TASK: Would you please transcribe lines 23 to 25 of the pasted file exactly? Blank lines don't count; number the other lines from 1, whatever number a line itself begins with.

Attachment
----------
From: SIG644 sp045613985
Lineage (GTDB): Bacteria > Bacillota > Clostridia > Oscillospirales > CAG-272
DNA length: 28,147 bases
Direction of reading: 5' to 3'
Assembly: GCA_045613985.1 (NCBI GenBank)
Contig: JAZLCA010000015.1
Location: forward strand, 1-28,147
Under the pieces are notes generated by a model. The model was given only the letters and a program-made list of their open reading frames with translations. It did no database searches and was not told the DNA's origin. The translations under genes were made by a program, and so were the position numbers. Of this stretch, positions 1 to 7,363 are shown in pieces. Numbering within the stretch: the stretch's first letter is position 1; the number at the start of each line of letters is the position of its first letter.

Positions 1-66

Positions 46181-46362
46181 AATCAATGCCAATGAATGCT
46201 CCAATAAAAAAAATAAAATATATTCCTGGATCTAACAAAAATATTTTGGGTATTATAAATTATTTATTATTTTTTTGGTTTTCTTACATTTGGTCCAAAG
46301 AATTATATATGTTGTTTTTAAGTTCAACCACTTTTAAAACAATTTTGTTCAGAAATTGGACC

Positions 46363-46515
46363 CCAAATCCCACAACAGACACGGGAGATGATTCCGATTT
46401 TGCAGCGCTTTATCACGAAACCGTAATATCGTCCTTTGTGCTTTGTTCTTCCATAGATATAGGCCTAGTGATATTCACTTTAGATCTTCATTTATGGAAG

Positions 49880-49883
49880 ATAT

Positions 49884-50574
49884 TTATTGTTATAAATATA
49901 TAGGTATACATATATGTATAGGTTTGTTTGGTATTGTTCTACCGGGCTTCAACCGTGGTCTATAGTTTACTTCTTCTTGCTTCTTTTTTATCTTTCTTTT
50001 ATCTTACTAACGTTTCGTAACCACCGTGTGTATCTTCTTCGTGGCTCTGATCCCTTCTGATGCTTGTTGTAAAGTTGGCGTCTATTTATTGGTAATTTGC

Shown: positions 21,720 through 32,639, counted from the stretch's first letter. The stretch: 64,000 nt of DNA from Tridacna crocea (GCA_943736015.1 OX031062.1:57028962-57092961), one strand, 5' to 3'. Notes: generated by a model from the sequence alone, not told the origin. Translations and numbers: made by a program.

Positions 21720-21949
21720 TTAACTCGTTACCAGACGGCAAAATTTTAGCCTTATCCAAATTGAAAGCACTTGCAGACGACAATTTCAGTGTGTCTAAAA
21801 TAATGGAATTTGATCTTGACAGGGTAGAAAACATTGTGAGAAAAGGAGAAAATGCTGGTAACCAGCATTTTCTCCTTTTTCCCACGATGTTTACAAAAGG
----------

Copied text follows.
Shown: positions 21,720 through 32,639, counted from the stretch's first letter. The stretch: 64,000 nt of DNA from Tridacna crocea (GCA_943736015.1 OX031062.1:57028962-57092961), one strand, 5' to 3'. Notes: generated by a model from the sequence alone, not told the origin. Translations and numbers: made by a program.

Positions 21720-21949
21720 TTAACTCGTTACCAGACGGCAAAATTTTAGCCTTATCCAAATTGAAAGCACTTGCAGACGACAATTTCAGTGTGTCTAAAA